I have this exhibition necklace I have been working on for several years. I can see it in my head……
I could see it when I gathered wild grape leaves to make impressions in clay. I could see it when I finished sculpting the grape leaves and grapes and made little grape beads in porcelain clay. After careful and thorough drying to be sure there would be no steam build up inside the pieces to make them explode during the first firing, they were bisque fired.
The bisque pieces were beautiful when they came out of the kiln. Pure white on white sculptures. They were so nice just they way they were I was afraid to mess them up. What if I glazed them and the colors were not what I envisioned in my head? Panic!
Since I had made the components for four complete necklaces, I decided to start by glazing just one. I have learned that if the glazes are not just right after the first firing, I can carefully layer more glaze and underglaze and fire them again. It took a lot of experimenting to figure out how to make it work as most potters will tell you once a pot is glazed you can’t get more glaze to stick. But they say necessity is the mother of invention.
After several attempts to get it right, I put the one necklace in the kiln for the last time and turned on the heat to let it fire. Then I waited for it to reach glaze temperature, over 2.000 degrees and then cool down. When I emptied the kiln, disaster struck. As I lifted the kiln shelf that was above the shelf the necklace was on, one of the supports stuck to the bottom of it just long enough to be lifted above the necklace where it let loose and fell breaking the grape leaves. I was so devastated, and mad at myself, that I could not work on the remaining three bisque form necklaces for a whole year.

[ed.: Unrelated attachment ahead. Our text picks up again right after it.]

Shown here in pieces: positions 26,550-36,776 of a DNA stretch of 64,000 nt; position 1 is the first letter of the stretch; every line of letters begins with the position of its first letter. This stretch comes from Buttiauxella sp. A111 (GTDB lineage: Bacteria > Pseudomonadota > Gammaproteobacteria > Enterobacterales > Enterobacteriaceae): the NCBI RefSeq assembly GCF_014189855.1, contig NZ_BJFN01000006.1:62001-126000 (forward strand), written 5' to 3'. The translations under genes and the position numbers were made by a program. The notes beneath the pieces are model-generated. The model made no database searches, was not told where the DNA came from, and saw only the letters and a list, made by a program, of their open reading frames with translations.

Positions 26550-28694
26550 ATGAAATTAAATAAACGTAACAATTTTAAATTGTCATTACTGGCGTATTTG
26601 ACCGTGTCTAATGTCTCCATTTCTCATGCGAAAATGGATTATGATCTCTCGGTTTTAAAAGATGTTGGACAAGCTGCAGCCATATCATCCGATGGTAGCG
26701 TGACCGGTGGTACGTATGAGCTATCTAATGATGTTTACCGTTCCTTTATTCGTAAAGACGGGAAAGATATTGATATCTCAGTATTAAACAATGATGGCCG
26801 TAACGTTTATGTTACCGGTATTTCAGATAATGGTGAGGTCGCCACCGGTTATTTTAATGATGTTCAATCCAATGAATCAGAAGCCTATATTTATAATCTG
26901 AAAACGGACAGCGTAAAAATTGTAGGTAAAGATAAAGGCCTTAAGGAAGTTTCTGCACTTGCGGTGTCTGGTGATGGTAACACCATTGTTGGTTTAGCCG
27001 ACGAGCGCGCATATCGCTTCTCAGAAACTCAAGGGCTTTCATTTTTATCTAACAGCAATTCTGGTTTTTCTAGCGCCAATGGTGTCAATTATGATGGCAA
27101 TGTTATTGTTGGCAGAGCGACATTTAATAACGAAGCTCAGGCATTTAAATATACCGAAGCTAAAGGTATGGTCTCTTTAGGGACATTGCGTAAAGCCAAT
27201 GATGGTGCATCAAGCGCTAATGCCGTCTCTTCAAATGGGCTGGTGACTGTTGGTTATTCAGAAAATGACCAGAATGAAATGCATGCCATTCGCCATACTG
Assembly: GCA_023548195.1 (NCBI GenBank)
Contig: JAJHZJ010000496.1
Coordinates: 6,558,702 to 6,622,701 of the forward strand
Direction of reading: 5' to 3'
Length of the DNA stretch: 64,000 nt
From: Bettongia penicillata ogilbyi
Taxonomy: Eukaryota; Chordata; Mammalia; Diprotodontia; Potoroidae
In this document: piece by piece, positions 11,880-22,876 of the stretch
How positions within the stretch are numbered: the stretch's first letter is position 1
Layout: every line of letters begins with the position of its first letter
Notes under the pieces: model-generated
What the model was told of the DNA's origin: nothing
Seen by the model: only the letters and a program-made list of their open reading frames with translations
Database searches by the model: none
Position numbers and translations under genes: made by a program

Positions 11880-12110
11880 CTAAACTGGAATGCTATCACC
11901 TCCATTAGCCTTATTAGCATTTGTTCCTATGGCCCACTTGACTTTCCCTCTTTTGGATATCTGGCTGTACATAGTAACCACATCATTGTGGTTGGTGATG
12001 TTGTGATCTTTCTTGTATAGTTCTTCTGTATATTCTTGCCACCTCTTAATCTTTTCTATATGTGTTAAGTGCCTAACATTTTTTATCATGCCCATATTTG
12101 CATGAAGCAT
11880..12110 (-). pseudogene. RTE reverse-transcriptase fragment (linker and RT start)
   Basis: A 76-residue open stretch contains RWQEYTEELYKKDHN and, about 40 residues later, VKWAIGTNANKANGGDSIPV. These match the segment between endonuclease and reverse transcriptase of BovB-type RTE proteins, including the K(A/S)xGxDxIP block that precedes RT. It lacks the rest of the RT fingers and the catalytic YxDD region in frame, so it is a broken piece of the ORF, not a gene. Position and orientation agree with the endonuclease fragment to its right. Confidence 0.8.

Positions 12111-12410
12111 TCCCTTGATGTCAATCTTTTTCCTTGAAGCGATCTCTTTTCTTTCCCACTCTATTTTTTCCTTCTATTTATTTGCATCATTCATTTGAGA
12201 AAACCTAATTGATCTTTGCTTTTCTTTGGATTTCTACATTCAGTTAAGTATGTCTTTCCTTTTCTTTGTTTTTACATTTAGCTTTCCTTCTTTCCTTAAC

I was so glad that only one necklace had been under that kiln shelf! NEW RULE , the necklaces can only be put on the TOP shelf !!! I began again very timidly. The colors were much too pale the first time. This allowed me to layer more colors and glazes but took a lot of time and since I work with small items it take a while to fill the kiln even for a glaze fire, so another year or so went by with several firings getting the glazes right.
Finally, all the grapes and leaves were the colors I had in my head and I could add the finishing touches with China Painter’s Gold. This was a labor of love, and since I had come this far with the pieces I wanted to be sure it was perfect.
Again the necklaces went into the kiln. ON THE TOP SHELF !!!
And again, they were so beautiful I was afraid to start putting them together. How would I assemble them to create the necklaces that were in my mind’s eye? I began to sort through the amethyst and peridot, fluorite and serpentine beads in my bead drawer. Seed beads and pearls were also selected. I ordered some special head pins with green swarovsky crystals. How many strands of beading wire would I need to use to get the effect I had in mind?
I have started to put the beads on the first wire and string it through the grapes that are attached to the leaves. Will two more strands of beads and grapes be enough to create the full effect that I can see in the necklace in my head? And when I get the right fullness of grapes and beads on the collar of leaves, how will I secure all the strands together and finish the sides and back of the necklace and clasp it?
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